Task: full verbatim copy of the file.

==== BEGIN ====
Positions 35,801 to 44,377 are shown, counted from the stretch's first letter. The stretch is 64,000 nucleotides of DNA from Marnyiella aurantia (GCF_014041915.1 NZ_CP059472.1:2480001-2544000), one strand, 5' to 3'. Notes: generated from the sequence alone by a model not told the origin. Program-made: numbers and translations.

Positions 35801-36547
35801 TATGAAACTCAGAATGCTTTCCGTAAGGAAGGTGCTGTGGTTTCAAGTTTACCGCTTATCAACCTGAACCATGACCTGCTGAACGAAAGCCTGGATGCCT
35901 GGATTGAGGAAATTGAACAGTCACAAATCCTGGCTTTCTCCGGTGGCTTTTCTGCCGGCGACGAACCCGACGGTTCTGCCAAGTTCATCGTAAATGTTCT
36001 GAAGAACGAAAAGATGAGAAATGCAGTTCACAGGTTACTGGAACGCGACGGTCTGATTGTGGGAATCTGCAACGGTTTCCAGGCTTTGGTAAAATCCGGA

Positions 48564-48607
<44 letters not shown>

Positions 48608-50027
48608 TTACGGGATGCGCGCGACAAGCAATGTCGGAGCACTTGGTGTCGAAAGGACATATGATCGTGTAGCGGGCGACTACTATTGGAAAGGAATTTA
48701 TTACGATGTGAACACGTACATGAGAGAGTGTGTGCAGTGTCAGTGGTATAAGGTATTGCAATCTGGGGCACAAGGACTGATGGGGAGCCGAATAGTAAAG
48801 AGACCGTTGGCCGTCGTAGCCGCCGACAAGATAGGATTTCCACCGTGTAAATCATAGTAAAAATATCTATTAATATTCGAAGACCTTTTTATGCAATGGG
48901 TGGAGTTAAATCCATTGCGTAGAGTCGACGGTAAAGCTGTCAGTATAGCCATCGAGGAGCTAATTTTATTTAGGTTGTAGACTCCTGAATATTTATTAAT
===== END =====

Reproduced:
Positions 35,801 to 44,377 are shown, counted from the stretch's first letter. The stretch is 64,000 nucleotides of DNA from Marnyiella aurantia (GCF_014041915.1 NZ_CP059472.1:2480001-2544000), one strand, 5' to 3'. Notes: generated from the sequence alone by a model not told the origin. Program-made: numbers and translations.

Positions 35801-36547
35801 TATGAAACTCAGAATGCTTTCCGTAAGGAAGGTGCTGTGGTTTCAAGTTTACCGCTTATCAACCTGAACCATGACCTGCTGAACGAAAGCCTGGATGCCT
35901 GGATTGAGGAAATTGAACAGTCACAAATCCTGGCTTTCTCCGGTGGCTTTTCTGCCGGCGACGAACCCGACGGTTCTGCCAAGTTCATCGTAAATGTTCT
36001 GAAGAACGAAAAGATGAGAAATGCAGTTCACAGGTTACTGGAACGCGACGGTCTGATTGTGGGAATCTGCAACGGTTTCCAGGCTTTGGTAAAATCCGGA

Positions 48564-48607
<44 letters not shown>

Positions 48608-50027
48608 TTACGGGATGCGCGCGACAAGCAATGTCGGAGCACTTGGTGTCGAAAGGACATATGATCGTGTAGCGGGCGACTACTATTGGAAAGGAATTTA
48701 TTACGATGTGAACACGTACATGAGAGAGTGTGTGCAGTGTCAGTGGTATAAGGTATTGCAATCTGGGGCACAAGGACTGATGGGGAGCCGAATAGTAAAG
48801 AGACCGTTGGCCGTCGTAGCCGCCGACAAGATAGGATTTCCACCGTGTAAATCATAGTAAAAATATCTATTAATATTCGAAGACCTTTTTATGCAATGGG
48901 TGGAGTTAAATCCATTGCGTAGAGTCGACGGTAAAGCTGTCAGTATAGCCATCGAGGAGCTAATTTTATTTAGGTTGTAGACTCCTGAATATTTATTAAT